On environment, Pallister needs summer school

(June 20, 2017)

The end of the school year in June means students get the final evaluation of their efforts before heading off to summer vacation, summer jobs — or summer school, if the grades weren’t good enough.

It should be the same for governments. After 14 months managing the environmental portfolio, the Pallister government is like a disappointing student who shows promise in September, but has not done much the rest of the year.

Such students skip a lot of classes and neglect their homework and whenever there is a test, they perform poorly.

The first example was the review of the cosmetic pesticides ban, already one of the more anemic ones in Canada. Public consultations were announced, so environmental and public health groups went back into their files and pulled out the materials they thought were no longer needed. Neither the science nor the health concerns had changed — just the government — which eventually showed the ideological face its detractors had predicted by ignoring the evidence and announcing there would be “practical” changes sometime soon.

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Universities should focus on people

(May 18, 2017)

We are entering the season of graduations and commencements, where speakers will applaud the graduates and exhort them to work hard to overcome the challenges that lie ahead.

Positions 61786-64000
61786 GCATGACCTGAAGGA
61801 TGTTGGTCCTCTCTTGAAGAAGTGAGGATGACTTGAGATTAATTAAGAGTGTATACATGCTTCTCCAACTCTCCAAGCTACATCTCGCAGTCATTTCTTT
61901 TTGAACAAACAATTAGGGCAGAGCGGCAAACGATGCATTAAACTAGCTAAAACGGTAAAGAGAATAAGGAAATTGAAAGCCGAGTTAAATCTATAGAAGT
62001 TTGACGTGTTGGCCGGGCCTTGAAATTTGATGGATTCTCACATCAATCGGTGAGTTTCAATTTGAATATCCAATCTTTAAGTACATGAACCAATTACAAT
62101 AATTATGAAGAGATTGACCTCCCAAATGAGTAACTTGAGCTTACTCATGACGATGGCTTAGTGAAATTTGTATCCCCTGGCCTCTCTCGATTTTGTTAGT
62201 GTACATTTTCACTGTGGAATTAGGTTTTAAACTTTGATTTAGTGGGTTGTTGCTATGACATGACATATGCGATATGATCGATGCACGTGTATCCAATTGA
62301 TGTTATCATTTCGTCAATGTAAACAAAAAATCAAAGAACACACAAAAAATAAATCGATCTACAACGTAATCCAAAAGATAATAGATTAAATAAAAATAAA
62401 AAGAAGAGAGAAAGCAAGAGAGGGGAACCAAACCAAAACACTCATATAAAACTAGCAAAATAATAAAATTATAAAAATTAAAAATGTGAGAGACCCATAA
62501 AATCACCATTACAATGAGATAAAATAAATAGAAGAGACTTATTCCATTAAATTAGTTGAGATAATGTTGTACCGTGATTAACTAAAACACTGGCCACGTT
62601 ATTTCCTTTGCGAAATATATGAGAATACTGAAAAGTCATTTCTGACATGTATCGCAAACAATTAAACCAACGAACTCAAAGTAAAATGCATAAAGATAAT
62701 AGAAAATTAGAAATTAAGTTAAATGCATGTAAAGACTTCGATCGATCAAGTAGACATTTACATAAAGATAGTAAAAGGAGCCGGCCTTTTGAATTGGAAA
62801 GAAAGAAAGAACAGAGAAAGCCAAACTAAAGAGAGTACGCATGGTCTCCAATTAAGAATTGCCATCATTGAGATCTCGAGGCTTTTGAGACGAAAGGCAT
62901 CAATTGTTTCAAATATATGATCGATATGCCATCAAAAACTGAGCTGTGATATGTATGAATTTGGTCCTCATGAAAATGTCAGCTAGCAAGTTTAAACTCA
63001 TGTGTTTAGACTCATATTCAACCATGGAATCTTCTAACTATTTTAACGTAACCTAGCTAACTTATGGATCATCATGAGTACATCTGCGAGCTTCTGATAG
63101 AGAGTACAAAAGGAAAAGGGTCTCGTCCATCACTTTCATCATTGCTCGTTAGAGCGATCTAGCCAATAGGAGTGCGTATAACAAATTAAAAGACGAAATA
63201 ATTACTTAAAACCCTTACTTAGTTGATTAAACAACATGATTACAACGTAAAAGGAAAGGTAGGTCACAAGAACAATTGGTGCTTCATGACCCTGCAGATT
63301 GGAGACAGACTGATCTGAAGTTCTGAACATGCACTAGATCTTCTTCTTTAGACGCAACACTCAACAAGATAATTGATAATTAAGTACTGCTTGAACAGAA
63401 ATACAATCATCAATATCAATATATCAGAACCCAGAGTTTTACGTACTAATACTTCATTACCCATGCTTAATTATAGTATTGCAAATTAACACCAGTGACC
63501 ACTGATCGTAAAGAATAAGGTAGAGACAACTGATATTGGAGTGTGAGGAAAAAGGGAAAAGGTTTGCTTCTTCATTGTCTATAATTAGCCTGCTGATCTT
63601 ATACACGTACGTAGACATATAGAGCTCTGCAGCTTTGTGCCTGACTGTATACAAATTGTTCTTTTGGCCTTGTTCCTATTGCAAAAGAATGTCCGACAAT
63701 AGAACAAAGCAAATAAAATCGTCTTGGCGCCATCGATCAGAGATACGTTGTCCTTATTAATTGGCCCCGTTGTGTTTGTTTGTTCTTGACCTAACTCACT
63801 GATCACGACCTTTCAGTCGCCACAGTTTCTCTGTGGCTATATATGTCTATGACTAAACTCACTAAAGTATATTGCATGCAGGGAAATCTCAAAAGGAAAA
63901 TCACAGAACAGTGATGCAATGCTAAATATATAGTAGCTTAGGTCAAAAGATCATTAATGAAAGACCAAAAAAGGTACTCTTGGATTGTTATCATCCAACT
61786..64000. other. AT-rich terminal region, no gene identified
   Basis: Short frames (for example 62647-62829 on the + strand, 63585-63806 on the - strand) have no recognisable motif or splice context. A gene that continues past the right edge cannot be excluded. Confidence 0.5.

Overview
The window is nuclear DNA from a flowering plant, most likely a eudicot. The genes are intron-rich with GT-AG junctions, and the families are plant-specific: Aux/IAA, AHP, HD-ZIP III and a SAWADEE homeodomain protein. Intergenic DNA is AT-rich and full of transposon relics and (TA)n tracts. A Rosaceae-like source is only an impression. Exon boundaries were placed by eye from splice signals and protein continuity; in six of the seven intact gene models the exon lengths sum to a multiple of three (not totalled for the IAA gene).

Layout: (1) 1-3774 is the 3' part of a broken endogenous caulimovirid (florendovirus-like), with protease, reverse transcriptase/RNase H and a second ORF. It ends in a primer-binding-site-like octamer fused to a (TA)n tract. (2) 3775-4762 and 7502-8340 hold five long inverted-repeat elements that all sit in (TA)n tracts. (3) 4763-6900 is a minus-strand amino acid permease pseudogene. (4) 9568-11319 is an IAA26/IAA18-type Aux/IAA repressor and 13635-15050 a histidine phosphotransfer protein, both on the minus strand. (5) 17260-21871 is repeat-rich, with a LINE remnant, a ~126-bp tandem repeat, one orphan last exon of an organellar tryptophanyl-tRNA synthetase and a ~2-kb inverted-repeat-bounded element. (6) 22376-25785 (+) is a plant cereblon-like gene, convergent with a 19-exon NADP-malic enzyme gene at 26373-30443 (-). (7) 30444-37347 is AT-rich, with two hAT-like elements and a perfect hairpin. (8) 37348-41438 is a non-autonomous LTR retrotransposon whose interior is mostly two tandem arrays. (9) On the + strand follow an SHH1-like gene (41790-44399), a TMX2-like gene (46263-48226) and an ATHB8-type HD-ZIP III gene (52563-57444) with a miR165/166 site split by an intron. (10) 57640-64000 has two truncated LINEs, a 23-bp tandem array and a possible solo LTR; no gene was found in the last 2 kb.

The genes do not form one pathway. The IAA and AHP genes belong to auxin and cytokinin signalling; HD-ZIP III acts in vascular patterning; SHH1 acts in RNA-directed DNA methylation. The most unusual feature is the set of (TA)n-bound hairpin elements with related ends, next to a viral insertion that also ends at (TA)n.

No one will mention that these students are graduating into a future made difficult, if not impossible, by the lifestyle choices of their parents and grandparents. Nor will they be told they are unlikely to enjoy either the environmental or economic benefits of their elders, whose enterprises have cut down or polluted what they didn’t use up or destroy.

Those would be facts, not the usual flannel that characterizes the commencement address people expect to hear.

Avoiding the subject does not change the situation, however.

Ninety years ago, Raymond Fosdick compiled a book of commencement addresses he had been asked to give: The Old Savage in the New Civilization. His point was simple: humanity’s technological abilities had developed far faster than its moral capacity. We are using dangerous new tools the same way our ancestors used clubs, thousands of years ago, and risk self-destruction.

The key to moral development, he said, was education. New moral and ethical abilities are needed throughout society to manage the amazing possibilities reflected in the new civilization we have created. We must deliberately educate citizens to think in new ways, with a kind of wisdom and maturity that was lacking in the society that self-destructed during the Great War of 1914-1918 and which was threatening to do so again.

In the midst of the Roaring Twenties, Fosdick must have sounded like an old, unwelcome crow. Two years later, however, as the stock market crash of 1929 led into the Great Depression and the rise of fascism that preceded the Second World War, his audience likely changed their minds about him and his speech.